Vulnerable NH Dem Senator Expresses Concern Over Biden’s Unemployment Policies

Vulnerable NH Dem Senator Expresses Concern Over Biden's Unemployment Policies Vulnerable NH Dem Senator Expresses Concern Over Biden's Unemployment Policies Sen. Maggie Hassan, D-N.H., speaks at a Homeland Security and Governmental Affairs/Rules and Administration Committee hearing March 3, 2021, on Capitol Hill in Washington, D.C. (Shawn Thew/Getty Images)

By Brian Freeman | Wednesday, 12 May 2021 09:30 AM

Expanded unemployment insurance is "making it easier for people to stay home," New Hampshire Democrat Sen. Maggie Hassan told a business roundtable last week, undermining the White House's defense of extending the benefit through the summer, The Washington Free Beacon reported.

Hassan, who faces what is expected to be the most difficult reelection battle for a Democrat senator next year, made the statement in an attempt to reassure a state resident that the Democrat majority in the Senate is working to bring President Joe Biden's spending under control.

"I will tell you that in the Senate, we're having this conversation about how do you tweak this just right," Hassan said. "And, if the economy is truly recovering and schools can truly reopen, should we be tweaking that right now."

Although Hassan also attributed worry over the pandemic and a lack of child care as additional reasons for people to be wary of going to work, she expressed concern "the unemployment benefit is making it easier for people to stay home," according to the Free Beacon.

A day after Hassan made the comments, the Labor Department reported that employers added only 266,000 jobs in April, which was extremely disappointing, as it was far below the expected increase of 1 million for the month.

Congressional Republicans were quick to blame the poor report on the expanded unemployment benefits, which Biden's American Rescue Plan extended through Sep. 6.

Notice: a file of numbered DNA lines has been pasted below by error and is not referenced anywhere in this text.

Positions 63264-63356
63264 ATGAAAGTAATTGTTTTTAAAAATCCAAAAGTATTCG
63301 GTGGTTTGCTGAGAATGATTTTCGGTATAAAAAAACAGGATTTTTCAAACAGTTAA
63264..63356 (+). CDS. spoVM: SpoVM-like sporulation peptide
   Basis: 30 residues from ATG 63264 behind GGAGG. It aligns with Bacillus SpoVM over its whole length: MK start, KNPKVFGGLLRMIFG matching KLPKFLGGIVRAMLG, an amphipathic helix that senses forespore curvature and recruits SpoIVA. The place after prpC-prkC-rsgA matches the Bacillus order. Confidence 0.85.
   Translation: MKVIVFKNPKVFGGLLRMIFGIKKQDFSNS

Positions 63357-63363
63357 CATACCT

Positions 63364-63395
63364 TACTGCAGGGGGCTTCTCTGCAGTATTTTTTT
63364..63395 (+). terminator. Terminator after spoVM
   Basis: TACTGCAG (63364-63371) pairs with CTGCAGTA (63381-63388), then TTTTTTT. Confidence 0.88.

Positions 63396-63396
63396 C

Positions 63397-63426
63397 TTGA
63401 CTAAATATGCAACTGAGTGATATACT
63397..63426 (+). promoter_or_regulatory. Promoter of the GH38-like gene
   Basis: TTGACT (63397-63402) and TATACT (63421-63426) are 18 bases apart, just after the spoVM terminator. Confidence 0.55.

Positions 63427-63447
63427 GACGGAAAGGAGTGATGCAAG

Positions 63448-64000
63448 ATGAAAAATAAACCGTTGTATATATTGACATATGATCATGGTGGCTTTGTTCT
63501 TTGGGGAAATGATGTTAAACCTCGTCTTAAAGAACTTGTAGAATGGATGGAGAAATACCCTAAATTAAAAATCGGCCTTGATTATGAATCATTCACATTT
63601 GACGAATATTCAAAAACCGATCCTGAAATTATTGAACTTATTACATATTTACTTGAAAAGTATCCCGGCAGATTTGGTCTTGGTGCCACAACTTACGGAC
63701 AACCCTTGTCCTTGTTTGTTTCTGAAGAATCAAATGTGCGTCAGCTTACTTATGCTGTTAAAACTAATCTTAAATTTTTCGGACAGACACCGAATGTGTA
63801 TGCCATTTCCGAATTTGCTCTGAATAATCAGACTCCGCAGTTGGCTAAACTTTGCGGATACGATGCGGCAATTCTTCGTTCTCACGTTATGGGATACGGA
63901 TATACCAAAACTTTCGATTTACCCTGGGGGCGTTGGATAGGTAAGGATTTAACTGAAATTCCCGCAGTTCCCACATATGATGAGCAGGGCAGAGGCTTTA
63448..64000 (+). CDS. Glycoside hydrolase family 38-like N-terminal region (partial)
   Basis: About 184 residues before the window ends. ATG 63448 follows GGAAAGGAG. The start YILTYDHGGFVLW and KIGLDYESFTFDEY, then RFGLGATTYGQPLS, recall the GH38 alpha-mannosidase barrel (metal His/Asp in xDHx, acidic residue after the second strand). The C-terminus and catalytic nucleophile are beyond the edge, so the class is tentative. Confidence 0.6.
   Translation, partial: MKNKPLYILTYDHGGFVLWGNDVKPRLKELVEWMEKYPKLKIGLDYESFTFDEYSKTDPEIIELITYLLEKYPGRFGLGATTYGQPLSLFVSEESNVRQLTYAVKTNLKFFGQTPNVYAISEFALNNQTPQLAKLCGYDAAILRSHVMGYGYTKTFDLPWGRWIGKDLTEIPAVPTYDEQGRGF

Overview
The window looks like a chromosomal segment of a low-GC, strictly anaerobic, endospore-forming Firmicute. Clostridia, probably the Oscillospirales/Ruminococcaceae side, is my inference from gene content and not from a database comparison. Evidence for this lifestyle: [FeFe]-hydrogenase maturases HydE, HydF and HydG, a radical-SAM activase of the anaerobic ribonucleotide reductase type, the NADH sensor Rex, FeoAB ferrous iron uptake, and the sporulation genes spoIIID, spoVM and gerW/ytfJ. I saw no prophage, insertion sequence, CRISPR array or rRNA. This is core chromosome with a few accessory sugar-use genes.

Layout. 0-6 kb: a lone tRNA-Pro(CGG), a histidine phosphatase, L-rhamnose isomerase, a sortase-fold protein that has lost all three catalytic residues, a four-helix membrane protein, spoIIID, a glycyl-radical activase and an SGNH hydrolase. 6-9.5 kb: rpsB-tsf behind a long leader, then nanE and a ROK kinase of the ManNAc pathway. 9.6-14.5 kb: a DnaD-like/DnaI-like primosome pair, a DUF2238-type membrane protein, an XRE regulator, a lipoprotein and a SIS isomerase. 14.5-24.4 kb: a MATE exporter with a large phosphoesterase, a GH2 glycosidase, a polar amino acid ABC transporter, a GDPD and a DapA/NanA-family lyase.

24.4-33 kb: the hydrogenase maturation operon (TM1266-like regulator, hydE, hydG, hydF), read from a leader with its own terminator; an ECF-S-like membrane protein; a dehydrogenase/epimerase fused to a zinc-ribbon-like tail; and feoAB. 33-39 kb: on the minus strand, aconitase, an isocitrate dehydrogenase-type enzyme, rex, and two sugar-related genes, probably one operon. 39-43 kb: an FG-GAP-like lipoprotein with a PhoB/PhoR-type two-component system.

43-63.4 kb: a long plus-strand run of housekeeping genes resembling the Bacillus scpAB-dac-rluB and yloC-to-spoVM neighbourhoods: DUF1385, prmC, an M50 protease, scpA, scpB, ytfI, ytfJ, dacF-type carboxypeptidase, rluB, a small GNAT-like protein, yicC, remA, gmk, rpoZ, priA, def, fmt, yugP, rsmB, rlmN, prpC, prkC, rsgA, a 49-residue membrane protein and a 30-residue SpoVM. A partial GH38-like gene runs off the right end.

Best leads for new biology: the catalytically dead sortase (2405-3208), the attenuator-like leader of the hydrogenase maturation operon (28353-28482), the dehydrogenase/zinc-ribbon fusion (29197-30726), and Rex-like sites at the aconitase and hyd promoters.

The GOP has argued that the extra $300 per week in unemployment insurance is better than the hourly salaries offered by many jobs, creating a disincentive for people to work.

To this end, several red state governors have decided not to participate in the federal unemployment programs and will withdraw completely from receiving the benefits by the middle of next month.

Republican Sen. Ben Sasse has also introduced legislation to convert the expanded unemployment benefit into a signing bonus for those who get a job.

Biden, however, has argued that his policy was not the cause of the employment crisis.

Although Biden has encouraged states to reinstitute a pre-coronavirus pandemic policy of requiring recipients to prove that they are looking for work in order to qualify for the benefit, he has also staunchly defended his overall policy.

"The line has been because of the generous unemployment benefits, that it's a major factor in labor shortages,” Biden said. "Americans want to work. I think the people claiming Americans won't work even if they find a good and fair opportunity underestimate the American people."

Hassan, who voted for and praised Biden's American Rescue Plan at the time of its passage, won the 2016 election by only 1,017 votes over Republican incumbent Kelly Ayotte.

Ayotte is thought to be a potential contender for the Senate seat next year, according to the Concord Monitor.

Republican Gov. Chris Sununu, who won the election for governor in 2016 after Hassan decided not to run again in order to be a candidate for the Senate, is also reportedly mulling a GOP challenge against Hassan next year.

Original Article